Researchers at the University of British Columbia have now come up with a new ultrasound transducer that effectively the size of a band-aid. This new technology is set to bring down the price of ultrasound scanners to as little as $100. This new device can be worn and can even be powered by a smartphone. Though the technology is still waiting for the patents committee to certify it. Also Read - Samsung Galaxy Watch 3 specifications and initial images leak online; Here is everything we knowAlso Read - Xiaomi Mi Band 5 set to launch on the global stage; teaser hints at July launch
In comparison conventional ultrasound scanners create their images of the insides of the body using piezoelectric crystals and send over those to the computer to be transformed into a sonogram. University of British Columbia reports that UBC researcher used polymer resin based tiny drums to replace the piezoelectric crystals. This new polymer resin is called polyCMUTs or polymer capacitive micro-machined ultrasound transducers which is costs substantially less to manufacture. Also Read - Realme Watch Review: It's all about the form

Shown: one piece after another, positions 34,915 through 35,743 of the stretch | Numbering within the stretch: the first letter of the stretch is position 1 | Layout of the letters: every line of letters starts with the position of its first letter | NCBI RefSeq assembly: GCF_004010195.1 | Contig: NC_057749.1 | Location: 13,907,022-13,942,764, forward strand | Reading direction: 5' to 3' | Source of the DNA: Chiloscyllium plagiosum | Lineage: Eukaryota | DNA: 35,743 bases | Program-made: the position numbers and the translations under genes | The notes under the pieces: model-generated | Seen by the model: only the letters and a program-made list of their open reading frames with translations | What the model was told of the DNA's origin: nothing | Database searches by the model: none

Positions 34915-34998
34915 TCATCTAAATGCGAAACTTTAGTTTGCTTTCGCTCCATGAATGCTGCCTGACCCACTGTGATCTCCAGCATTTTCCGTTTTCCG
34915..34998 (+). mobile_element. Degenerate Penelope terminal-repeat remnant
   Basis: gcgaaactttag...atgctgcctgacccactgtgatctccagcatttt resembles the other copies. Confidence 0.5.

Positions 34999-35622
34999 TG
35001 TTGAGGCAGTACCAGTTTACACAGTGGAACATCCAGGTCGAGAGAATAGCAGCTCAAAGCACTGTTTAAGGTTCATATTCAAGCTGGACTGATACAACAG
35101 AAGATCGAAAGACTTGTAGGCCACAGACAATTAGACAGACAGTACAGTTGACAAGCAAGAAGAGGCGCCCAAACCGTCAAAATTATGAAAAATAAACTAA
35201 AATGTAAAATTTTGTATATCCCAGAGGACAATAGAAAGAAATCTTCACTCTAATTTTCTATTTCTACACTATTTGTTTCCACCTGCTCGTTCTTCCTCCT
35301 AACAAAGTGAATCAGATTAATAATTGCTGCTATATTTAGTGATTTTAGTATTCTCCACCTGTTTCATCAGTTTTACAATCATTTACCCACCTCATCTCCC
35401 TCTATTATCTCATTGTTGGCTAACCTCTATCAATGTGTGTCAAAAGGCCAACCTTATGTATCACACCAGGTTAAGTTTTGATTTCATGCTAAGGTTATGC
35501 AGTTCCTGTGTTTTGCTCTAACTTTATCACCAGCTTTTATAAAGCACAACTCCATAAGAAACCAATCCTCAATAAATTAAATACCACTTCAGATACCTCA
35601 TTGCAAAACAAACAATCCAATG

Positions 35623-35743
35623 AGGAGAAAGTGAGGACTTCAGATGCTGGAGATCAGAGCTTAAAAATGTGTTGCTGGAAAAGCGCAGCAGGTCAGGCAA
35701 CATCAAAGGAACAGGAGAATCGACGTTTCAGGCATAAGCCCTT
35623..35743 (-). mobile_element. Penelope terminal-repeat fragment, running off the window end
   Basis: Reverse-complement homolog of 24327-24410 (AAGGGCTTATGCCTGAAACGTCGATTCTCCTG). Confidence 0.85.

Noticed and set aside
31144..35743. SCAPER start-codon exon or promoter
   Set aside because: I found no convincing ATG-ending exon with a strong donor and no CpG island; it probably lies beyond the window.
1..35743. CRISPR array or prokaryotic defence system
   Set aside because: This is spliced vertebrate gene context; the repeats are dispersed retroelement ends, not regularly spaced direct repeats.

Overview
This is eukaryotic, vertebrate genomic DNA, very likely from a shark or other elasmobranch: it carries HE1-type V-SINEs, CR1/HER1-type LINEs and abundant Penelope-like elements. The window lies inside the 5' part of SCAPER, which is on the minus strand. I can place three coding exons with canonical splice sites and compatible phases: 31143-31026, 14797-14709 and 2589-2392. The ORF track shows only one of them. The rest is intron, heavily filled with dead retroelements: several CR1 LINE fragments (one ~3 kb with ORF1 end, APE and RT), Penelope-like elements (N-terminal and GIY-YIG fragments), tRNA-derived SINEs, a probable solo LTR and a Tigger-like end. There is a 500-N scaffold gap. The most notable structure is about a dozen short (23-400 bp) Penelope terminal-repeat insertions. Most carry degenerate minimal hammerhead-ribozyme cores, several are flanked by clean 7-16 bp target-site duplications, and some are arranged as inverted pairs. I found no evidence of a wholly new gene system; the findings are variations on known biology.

Carlos Gerardo, who is a PhD candidate in electrical and computer engineering at UBC is the study lead on the topic says, Transducer drums have typically been made out of rigid silicon materials that require costly, environment-controlled manufacturing processes, and this has hampered their use in ultrasound.
“By using polymer resin, we were able to produce polyCMUTs in fewer fabrication steps, using a minimum amount of equipment, resulting in significant cost savings,” he adds.
Edmond Cretu, who is the co-author of the paper and a professor of electrical and computer engineering at UBC says that the sonograms produced by their device was just as sharp as the traditional sonograms that use piezoelectric transducers, if not more.
“Since our transducer needs just 10 volts to operate, it can be powered by a smartphone, making it suitable for use in remote or low-power locations,” he added. “And unlike rigid ultrasound probes, our transducer has the potential to be built into a flexible material that can be wrapped around the body for easier scanning and more detailed views–without dramatically increasing costs.”
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Co-author Robert Rohling, who is also a professor of electrical and computer engineering said that this technology can be miniaturized to look inside even the arteries and veins of the body.